, Volume 82, Issue 1, pp 45-51

Directional fidelity as a foraging constraint in the western harvester ant, Pogonomyrmex occidentalis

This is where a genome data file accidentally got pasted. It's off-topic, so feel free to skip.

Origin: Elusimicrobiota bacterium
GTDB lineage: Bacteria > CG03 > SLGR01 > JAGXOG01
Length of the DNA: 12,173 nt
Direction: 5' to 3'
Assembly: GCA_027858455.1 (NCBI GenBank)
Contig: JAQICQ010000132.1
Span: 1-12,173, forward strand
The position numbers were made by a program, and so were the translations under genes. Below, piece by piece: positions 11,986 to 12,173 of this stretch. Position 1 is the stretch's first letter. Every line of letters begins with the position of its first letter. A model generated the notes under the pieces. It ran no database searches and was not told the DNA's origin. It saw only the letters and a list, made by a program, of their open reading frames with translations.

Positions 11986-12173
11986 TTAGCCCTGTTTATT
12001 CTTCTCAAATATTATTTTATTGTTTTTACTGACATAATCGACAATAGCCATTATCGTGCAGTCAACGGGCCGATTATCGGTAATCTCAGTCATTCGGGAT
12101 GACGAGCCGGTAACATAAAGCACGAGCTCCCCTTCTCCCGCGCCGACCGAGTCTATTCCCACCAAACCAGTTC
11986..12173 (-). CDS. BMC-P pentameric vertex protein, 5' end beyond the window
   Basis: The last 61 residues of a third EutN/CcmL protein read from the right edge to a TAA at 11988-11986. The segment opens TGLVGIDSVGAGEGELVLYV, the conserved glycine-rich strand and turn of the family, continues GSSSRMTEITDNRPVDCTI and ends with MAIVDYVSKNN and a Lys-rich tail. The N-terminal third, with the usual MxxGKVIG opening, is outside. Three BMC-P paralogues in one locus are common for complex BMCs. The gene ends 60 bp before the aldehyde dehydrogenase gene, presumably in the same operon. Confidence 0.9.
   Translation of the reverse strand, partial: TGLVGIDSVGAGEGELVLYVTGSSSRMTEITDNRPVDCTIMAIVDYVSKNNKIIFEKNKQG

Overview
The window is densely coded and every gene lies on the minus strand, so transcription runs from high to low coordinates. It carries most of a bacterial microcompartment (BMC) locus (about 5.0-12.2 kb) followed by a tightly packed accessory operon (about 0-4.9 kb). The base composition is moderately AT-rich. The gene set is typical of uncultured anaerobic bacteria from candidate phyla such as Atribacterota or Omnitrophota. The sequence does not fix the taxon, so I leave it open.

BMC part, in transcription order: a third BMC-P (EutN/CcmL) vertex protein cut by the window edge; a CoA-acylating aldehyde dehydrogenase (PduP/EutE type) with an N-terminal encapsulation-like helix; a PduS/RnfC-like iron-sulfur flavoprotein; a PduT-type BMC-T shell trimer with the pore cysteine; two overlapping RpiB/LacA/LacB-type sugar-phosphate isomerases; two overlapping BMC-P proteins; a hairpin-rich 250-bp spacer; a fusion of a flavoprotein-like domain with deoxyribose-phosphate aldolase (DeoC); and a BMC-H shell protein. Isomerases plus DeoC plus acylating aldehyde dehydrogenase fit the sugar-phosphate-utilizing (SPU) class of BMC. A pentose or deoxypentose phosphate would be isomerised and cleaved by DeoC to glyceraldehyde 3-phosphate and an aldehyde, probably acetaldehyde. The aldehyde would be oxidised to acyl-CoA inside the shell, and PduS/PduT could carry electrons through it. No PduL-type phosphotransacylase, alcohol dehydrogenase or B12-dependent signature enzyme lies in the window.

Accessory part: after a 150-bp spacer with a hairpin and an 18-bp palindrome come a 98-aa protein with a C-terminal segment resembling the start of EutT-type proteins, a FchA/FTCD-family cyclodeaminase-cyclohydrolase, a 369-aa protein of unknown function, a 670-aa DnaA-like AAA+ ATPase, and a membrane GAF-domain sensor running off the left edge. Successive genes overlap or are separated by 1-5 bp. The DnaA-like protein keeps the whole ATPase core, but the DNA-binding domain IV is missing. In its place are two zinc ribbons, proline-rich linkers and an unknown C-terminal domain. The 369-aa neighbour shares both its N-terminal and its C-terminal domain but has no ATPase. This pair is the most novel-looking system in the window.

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Understanding the foraging behavior of an animal is critically dependent upon knowledge of the constraints on that animal. In this study, I tested whether fidelity to foraging direction acts as a behavioral constraint to foraging western harvester ants, Pogonomyrmex occidentalis. Individual P. occidentalis foragers showed strong fidelity to foraging route and direction. Directional fidelity in this population was not related to trunk trail use, food specialization, colony activity levels, or mortality risks. Directional fidelity constrained individual foraging decisions; when colonies were offered seeds of different quality in 2 directions, individuals did not switch directions to obtain the energetically more rewarding seeds. Colony-level recruitment was increased for energetically more profitable seeds, indicating that colonial responses may compensate for the constraints of directional fidelity on individual foragers.